I was in JROTC in high school. Throughout my entire time, I had the company slogans, the army chain of command, the values of leadership, and all that stuff drilled into my head like I was a machine. But, I was a diligent machine. I served in community activities like a smiling soldier giving out candy to children in West Berlin, marched in parades in goosestep to goosestep, banged the drum so mechanically, and yelled out orders to my cadets. Oh, and I aced the inspections perfectly.
Wait, inspections? Now, I remembered vividly. I remember the late nights of trying to put the yellow star "perfectly aligned" with the middle of my nameplate and if I cannot get that done, then I would have to wake up early in the morning. Sometimes, I won't even align the star with the nameplate at all.
And then, I had to gel my hair so perfectly that none of my hair strands stick out. So I put an immense amount of gel onto my hair. Even so, my hair strands still stick out, and the inspectors continued to give me points off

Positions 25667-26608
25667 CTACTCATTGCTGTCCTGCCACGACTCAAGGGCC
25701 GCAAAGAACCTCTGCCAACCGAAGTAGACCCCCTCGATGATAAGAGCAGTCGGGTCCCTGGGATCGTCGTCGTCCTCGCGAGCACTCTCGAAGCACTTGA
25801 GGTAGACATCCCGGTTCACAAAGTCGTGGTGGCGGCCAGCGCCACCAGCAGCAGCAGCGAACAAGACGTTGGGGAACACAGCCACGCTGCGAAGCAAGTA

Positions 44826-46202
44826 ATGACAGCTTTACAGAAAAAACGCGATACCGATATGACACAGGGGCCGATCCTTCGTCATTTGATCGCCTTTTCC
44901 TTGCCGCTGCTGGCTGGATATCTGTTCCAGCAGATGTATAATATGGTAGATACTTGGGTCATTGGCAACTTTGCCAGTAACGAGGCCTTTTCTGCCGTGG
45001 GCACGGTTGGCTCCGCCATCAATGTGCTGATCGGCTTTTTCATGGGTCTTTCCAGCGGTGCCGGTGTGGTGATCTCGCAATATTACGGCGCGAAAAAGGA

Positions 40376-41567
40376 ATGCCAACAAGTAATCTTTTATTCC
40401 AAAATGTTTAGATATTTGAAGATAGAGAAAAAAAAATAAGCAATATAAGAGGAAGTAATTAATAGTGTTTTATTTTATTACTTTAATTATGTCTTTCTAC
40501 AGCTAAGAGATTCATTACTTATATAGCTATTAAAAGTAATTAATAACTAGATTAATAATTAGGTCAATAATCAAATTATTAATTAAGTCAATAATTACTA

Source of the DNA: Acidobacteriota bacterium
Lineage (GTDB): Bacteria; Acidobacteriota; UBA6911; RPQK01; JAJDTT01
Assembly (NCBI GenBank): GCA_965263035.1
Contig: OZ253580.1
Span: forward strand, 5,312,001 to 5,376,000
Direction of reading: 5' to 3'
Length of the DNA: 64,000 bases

And then, I had to stare at my uniform--my ugly, pickle green military uniform--to determine if it even needs ironing. Most of the time, I've decided no because I am too lazy to iron. But, in special cases where I do (mostly when the inspectors told me to), I had to watch my mother do it and complain.
And then, I had to put my shoes--my ugly black and scratched shoes. Of course, my shoes weren't tied properly. But they were tired, end of the discussion. One inspector told me that I do need to tie them properly. But I still decided not to tie them anyway because, you know,
The constant agony over my crooked nameplate, the messy hair strands, and the improperly tied shoes-- these inspections ruined my Wednesday. My Army Instructor justified the inspection as a way to care about your appearance for the "real world" or whatever that means. But, during my high school years, I have become more conscious in my appearance and that is not in a good way.
Is my hair too messy?
Are my nails that crooked?
Can I tie my shoes good?
These are the questions that haunt me Wednesday night--the same Wednesday night where I just stared at my ugly green military uniform and wonder what's wrong. Despite being in college, I still remembered JROTC but not with fondness. I will remember the stress of getting one single nameplate right on a uniform and just wince. I am glad that I never did an inspection after my high school years. But, even so, I will remember these memories and then shudder.